Trudeau attends ‘historic’ meeting with Inuit leaders

Trudeau attends ‘historic’ meeting with Inuit leaders
Duane Smith, newly-elected chair of the Inuvialuit Development Corp., meets with Prime Minister Justin Trudeau in Ottawa.Courtesy of Inuit Tapiriit Kanatami.

Prime Minister Justin Trudeau continued his campaign to refresh relations with indigenous peoples across the country last week, meeting with Inuit leaders at the Inuit Tapiriit Kanatami (ITK) office in Ottawa.

Prime Minister Justin Trudeau continued his campaign to refresh relations with indigenous peoples across the country last week, meeting with Inuit leaders at the Inuit Tapiriit Kanatami (ITK) office in Ottawa.

The ITK is the national organization representing Inuit people in Canada.

Northwest Territories MP Michael McLeod was there, along with Yukon MP Larry Bagnell, Indigenous and Northern Affairs Minister Carolyn Bennett and Fisheries and Oceans Minister Hunter Tootoo.

Described as “historic” by the ITK, the meeting marked the first time a sitting prime minister had visited its headquarters. ITK President Natan Obed was accompanied by the ITK board including Cathy Towtongie, president of Nunavut Tunngavik Inc.; Jobie Tukkiapik, president of Makivik Corp.; Sarah Leo, president of Nunatsiavut; Nellie Cournoyea, outgoing chair of the Inuvialuit Regional Corp. and Duane Smith, her newly-elected replacement; Rebecca Kudloo, president of Pauktuutit: Inuit Women of Canada; and Maatalii Okalik, president of the National Inuit Youth Council.

The meeting was Cournoyea’s last official function after 20 years at the head of the IRC.

“I think she joked she had two hours left in her position,” McLeod said. “Then Duane actually officially took over. I think the meeting was very significant in terms of continuing our commitment to a renewed Inuit-to-crown relationship so I was happy to be a part of it.”

The meeting focused on three different areas, as described by McLeod: renewing the dynamic between the federal government and Inuit led the agenda, followed by social development and economic development.

According to the ITK, Obed and other Inuit leaders “addressed the primacy of Inuit land claims agreements as fundamental to the renewed Inuit to crown relationship; (saying) the full implementation of the land claims in the four Inuit regions would help address many of the social and economic development challenges facing Inuit Nunangat (regions).”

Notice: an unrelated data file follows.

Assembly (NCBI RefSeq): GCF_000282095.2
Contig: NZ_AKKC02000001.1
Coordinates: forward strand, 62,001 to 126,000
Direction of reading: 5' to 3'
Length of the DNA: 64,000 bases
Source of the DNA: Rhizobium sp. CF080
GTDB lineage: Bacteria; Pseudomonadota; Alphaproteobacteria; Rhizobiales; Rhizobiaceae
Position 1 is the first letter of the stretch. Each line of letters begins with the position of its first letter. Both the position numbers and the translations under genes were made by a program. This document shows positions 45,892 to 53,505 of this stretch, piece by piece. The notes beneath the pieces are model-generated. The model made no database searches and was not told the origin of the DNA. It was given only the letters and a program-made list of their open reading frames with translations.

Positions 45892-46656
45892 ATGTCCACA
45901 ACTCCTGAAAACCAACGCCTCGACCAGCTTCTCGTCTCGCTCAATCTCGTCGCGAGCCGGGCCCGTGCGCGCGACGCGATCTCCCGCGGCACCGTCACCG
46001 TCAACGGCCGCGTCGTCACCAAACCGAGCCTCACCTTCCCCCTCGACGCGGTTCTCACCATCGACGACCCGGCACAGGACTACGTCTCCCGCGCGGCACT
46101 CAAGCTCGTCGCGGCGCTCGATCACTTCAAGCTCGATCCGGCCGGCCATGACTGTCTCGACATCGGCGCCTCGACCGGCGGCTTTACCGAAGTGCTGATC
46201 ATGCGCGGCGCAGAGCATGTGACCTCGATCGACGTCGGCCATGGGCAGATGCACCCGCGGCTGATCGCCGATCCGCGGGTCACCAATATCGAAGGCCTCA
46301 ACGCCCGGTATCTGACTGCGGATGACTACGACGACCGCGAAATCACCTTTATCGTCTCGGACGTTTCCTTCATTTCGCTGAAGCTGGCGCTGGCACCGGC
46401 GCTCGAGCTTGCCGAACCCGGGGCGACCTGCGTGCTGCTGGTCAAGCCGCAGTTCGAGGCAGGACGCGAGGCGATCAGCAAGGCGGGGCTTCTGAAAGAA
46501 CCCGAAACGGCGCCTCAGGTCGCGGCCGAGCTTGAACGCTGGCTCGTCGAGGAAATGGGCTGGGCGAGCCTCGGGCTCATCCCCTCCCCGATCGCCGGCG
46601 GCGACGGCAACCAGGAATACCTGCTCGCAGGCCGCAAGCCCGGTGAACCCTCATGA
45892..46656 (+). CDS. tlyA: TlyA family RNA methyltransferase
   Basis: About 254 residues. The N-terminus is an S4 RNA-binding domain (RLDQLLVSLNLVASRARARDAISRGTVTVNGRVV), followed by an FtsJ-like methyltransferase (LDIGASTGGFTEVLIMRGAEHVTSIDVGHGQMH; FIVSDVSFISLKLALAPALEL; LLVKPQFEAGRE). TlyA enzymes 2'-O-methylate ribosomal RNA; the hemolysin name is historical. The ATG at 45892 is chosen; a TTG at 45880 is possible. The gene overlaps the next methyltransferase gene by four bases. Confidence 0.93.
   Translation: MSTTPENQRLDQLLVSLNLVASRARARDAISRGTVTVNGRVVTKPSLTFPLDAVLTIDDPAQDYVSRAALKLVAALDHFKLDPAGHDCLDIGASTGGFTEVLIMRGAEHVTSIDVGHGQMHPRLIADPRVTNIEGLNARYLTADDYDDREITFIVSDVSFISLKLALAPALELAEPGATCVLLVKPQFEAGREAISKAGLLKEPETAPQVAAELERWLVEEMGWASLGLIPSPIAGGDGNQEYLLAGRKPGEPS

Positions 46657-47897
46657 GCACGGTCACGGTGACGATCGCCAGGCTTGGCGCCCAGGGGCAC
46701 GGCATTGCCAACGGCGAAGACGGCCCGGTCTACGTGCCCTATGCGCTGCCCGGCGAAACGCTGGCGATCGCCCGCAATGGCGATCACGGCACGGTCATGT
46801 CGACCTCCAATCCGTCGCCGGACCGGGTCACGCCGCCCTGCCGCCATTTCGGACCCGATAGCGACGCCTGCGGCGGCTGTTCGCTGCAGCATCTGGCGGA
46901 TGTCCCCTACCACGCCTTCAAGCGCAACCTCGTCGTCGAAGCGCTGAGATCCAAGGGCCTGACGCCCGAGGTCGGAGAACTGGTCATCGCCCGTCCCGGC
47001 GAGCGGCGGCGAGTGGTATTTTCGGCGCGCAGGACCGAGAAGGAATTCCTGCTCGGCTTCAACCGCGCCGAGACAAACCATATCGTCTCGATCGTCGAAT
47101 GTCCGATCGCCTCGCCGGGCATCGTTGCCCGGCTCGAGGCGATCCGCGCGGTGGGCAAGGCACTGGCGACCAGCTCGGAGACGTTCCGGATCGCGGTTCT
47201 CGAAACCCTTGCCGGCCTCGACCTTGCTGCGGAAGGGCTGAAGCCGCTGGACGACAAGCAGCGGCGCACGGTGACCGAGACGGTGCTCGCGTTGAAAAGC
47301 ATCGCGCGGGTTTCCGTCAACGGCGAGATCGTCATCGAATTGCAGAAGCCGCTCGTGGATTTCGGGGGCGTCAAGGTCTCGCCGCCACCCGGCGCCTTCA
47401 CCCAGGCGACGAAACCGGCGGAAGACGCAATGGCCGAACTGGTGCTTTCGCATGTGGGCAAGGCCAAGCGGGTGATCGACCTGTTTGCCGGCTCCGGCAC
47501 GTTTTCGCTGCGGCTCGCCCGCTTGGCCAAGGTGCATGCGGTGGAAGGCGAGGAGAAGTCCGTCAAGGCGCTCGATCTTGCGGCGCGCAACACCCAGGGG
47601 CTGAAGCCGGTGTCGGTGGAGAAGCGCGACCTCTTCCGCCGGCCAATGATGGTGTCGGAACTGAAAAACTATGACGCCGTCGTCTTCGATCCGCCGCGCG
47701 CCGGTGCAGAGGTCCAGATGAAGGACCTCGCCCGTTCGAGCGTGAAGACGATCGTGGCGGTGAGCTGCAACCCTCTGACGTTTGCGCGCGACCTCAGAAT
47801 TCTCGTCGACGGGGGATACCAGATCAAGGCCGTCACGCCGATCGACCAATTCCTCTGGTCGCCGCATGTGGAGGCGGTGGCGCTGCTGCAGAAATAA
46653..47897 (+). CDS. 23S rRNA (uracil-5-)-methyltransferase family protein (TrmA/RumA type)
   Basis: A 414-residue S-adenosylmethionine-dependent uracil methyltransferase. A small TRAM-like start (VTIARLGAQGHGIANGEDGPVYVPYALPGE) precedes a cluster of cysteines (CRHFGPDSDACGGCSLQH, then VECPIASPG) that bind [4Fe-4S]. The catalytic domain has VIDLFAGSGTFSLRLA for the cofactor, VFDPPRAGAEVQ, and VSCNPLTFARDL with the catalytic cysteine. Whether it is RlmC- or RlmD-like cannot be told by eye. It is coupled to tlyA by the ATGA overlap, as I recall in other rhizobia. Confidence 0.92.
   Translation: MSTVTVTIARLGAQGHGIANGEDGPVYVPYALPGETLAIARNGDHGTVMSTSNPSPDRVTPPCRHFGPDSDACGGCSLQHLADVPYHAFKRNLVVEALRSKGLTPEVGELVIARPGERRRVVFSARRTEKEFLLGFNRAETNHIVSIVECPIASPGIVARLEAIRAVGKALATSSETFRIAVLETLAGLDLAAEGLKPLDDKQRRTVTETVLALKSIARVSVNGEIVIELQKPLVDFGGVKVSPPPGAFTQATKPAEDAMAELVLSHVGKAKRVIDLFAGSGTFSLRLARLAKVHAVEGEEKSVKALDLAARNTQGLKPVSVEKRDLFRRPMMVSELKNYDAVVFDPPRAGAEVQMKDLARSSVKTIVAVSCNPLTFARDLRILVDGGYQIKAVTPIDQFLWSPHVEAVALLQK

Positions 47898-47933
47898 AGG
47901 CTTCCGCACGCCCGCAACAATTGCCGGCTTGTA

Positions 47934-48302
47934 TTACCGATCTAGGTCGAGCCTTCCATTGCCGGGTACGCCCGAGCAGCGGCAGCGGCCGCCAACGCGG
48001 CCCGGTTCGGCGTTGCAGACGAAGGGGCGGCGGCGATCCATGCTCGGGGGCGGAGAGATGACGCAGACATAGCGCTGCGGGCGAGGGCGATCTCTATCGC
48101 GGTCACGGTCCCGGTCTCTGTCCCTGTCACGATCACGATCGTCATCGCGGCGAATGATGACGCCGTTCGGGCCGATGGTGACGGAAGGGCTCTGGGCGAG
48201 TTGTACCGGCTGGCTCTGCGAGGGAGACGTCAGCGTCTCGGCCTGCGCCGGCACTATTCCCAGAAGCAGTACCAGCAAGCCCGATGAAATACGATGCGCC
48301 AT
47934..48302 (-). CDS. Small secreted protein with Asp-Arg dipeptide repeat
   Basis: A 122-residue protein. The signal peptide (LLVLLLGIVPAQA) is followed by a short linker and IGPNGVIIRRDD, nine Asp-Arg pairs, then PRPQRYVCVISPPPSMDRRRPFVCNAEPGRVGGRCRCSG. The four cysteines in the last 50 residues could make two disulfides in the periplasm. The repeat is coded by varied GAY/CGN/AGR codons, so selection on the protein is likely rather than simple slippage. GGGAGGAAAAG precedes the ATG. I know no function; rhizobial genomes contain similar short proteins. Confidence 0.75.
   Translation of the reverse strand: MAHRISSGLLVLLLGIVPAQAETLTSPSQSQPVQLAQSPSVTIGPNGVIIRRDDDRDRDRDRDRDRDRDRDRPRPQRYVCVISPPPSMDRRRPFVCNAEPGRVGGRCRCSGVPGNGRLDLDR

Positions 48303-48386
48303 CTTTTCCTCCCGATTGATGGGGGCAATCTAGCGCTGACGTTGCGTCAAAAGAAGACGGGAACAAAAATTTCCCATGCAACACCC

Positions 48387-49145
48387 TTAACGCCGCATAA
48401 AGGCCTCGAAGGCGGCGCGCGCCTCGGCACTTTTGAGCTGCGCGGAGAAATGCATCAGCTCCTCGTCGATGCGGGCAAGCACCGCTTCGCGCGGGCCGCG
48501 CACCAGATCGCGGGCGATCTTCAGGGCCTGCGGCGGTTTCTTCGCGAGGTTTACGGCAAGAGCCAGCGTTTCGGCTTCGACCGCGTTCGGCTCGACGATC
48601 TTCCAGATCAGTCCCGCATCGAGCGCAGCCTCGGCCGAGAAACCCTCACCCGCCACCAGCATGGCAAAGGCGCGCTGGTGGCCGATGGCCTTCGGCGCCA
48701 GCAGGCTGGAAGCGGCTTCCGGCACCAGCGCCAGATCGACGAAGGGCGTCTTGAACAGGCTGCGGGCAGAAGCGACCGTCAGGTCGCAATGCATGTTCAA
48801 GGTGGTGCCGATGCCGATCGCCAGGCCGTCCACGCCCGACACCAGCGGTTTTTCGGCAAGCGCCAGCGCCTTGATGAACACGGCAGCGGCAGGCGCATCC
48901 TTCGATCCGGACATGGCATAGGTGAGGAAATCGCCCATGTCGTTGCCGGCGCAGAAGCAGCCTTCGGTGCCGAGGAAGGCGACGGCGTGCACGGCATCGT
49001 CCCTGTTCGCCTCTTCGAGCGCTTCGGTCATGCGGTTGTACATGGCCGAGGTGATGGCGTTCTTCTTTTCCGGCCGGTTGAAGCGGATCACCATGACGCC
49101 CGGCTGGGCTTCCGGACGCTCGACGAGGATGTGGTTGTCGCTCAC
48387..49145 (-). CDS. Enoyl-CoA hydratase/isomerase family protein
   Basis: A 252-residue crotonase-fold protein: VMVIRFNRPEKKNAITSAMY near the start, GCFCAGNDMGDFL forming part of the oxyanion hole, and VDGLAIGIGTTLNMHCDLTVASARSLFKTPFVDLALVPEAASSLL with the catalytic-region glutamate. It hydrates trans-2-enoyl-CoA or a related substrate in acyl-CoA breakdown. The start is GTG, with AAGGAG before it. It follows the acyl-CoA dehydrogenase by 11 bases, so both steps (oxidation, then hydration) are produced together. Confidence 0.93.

They invited Trudeau and his cabinet to visit Inuit Nunangat and promised to provide them with first-hand insight into life in their homelands.

“It was a good discussion and there was a lot of talk about trust and partnership-building, respect,” McLeod said. “The prime minister indicated it was important for the Inuit to determine and make decisions alongside the federal government and in a lot of cases it’s not for (us) to decide on certain issues. Those were important words for all the people there to hear.”

The social development discussion explored suicide prevention, education and food security; the economic development portion of the meeting covered skills advancement and training, housing, infrastructure needs and Arctic resources.

McLeod said suicide was discussed at length.

“We talked about strategies for prevention, and mentioned that very young children are also committing suicide and that’s an indication that more focus has to be put on it,” he said. “There was talk about children not completing school and things of that nature, and mention of the residential school impacts. There was a lot of talk about the social issues and how that is a link to suicides, even including food security. Some of the leaders indicated those things are connected.”

Obed said in a press release issued after the meeting that food and shelter as basic necessities for life are essential to community development.

“We agree with the government that there needs to be a cognitive shift which acknowledges the importance of investing in – not just spending on – these needs,” he said. “Inuit strength is in our unity and our pragmatism. We will continue to push for action on the priorities that we outlined at today’s meeting.”

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